Neurosciences unlock the secret of the first abstract engravings


Long before Lascaux paintings, humans engraved abstract motifs on stones, shells or egg shells. the earliest are 540,000 years old. For the archaeologists who discovered these objects, the question is whether they are the result of unpurposive behaviour, the simple desire of imitating nature or endowed with meaning. An unprecedented collaboration between archaeologists1 and researchers in cognitive neuroimaging2 from the CNRS, university of Bordeaux and CEA is providing answers to this question for the first time. These prehistoric abstract patterns are processed by the same brain areas that recognize objects. They also activate a region of the left hemisphere that is well known in the processing of written language. The results of this interdisciplinary collaboration reinforce the hypothesis that our ancestors attributed meaning to their tracings, perhaps even symbolic. They are published in Royal Society Open Science on 3 July 2019.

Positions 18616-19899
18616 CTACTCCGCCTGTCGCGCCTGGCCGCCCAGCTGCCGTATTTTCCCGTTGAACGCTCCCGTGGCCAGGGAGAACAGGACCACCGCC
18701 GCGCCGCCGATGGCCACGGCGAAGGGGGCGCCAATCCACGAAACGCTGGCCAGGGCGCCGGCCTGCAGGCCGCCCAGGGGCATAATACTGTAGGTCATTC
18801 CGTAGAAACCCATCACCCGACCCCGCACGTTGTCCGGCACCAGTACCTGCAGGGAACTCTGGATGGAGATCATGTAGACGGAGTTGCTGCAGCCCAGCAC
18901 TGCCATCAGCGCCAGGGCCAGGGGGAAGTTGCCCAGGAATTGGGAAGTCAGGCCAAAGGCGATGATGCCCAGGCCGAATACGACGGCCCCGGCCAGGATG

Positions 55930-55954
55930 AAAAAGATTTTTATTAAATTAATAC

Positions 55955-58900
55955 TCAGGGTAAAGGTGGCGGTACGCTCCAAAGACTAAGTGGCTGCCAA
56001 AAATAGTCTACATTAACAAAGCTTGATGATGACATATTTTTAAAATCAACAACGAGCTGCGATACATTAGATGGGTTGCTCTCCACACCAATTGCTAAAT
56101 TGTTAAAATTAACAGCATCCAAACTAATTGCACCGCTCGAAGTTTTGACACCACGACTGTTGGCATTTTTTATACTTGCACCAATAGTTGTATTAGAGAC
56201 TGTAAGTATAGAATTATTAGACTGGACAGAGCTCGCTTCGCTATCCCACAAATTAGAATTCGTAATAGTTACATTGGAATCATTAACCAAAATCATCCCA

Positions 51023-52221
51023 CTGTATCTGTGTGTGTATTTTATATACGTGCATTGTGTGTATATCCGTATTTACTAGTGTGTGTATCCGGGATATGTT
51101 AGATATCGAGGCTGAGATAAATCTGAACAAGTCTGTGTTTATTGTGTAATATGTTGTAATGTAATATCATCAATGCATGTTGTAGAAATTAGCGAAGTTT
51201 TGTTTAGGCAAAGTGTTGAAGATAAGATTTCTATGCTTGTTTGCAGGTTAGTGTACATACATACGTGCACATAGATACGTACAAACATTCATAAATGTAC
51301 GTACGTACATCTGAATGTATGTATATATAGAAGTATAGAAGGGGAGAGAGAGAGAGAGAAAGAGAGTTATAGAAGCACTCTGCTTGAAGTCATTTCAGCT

Top: Engraving discovered at the Blombos site (South Africa) dating back 75,000 years before the present. Center: Example of visual categories used in the experiment. Bottom: Lateral and inferior views of brain activations caused by the perception of engravings located in the occipital lobe and the ventral part of the temporal lobe (LH: left hemisphere, RH: right hemisphere, Inf: inferior view). These activations are comparable to those caused by the perception of everyday objects.


  • 1The researchers belong to PACEA (CNRS / Université de Bordeaux / Ministère de la culture)
  • 2The researchers belong to IMN (CNRS / Université de Bordeaux)

Mellet E, Salagnon M, Majkic ́A, Cremona S, Joliot M, Jobard G, Mazoyer B, Tzourio-Mazoyer N, d’Errico F. 2019 Neuroimaging supports the representational nature of the earliest human engravings. Royal Society Open Science.6: 90086.





Francesco d’Errico
Chercheur CNRS en préhistoire et évolution humaine
Emmanuel Mellet
Chercheur CNRS
Maxime Dos Santos
CNRS press officer